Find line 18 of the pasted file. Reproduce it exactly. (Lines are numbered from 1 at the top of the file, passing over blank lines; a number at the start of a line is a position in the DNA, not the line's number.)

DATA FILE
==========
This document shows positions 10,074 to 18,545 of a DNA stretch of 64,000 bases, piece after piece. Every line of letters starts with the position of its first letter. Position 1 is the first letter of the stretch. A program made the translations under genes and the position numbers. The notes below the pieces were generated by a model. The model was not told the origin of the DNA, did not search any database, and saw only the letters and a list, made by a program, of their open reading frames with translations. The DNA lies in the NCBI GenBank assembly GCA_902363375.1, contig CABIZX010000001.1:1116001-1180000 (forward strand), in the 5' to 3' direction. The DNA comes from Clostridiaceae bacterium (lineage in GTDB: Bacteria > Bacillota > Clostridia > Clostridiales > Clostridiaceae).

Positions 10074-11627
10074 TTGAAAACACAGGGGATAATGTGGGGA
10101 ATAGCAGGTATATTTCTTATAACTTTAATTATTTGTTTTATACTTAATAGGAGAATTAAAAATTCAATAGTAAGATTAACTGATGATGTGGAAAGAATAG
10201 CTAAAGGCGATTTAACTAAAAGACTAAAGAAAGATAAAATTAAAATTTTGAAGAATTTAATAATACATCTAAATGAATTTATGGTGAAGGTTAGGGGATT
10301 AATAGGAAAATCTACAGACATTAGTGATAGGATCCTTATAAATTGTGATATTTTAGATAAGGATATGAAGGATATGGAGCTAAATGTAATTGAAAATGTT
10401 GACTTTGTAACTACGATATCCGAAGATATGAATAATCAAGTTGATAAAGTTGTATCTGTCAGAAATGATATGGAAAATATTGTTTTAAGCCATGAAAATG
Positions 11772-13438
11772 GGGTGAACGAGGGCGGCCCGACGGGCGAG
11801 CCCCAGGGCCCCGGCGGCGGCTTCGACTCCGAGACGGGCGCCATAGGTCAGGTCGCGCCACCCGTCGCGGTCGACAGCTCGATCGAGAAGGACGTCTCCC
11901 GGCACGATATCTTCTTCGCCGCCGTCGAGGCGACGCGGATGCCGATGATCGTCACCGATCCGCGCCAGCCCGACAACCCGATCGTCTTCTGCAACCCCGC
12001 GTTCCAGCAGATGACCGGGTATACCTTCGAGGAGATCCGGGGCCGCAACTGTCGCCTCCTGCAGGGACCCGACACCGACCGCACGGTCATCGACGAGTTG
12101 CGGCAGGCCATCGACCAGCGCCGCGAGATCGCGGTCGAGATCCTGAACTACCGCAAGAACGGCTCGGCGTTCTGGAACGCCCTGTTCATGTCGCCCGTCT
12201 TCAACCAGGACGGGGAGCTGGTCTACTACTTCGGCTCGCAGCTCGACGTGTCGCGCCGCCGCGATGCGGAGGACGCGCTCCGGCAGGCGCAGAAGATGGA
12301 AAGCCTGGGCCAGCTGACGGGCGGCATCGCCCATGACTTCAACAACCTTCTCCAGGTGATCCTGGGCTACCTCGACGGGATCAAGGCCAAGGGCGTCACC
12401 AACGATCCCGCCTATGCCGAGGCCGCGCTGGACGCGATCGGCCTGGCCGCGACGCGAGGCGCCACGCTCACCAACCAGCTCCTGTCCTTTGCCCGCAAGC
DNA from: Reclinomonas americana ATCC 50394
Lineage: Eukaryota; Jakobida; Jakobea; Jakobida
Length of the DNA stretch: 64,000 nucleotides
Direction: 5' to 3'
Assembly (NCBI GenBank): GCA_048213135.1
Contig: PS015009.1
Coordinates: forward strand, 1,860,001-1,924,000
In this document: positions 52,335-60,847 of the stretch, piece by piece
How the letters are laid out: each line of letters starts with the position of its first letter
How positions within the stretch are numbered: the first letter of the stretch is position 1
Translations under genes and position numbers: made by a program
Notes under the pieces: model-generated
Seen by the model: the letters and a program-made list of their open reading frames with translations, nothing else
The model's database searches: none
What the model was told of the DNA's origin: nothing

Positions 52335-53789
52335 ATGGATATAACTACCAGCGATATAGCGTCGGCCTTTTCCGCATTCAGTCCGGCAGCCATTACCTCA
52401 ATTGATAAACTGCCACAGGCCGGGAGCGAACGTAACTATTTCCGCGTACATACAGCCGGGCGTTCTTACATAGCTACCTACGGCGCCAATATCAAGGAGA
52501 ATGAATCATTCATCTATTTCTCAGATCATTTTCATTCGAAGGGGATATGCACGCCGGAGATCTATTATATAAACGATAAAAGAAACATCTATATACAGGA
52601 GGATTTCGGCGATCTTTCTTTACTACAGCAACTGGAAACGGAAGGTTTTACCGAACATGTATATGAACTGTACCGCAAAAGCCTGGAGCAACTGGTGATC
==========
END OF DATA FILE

Lineage: Eukaryota; Jakobida; Jakobea; Jakobida